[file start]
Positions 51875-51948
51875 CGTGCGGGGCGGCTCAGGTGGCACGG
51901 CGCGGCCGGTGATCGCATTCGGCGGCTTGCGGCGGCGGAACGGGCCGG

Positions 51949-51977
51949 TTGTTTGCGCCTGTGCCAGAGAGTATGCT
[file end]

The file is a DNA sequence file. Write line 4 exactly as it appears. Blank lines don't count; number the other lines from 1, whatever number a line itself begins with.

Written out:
Positions 51949-51977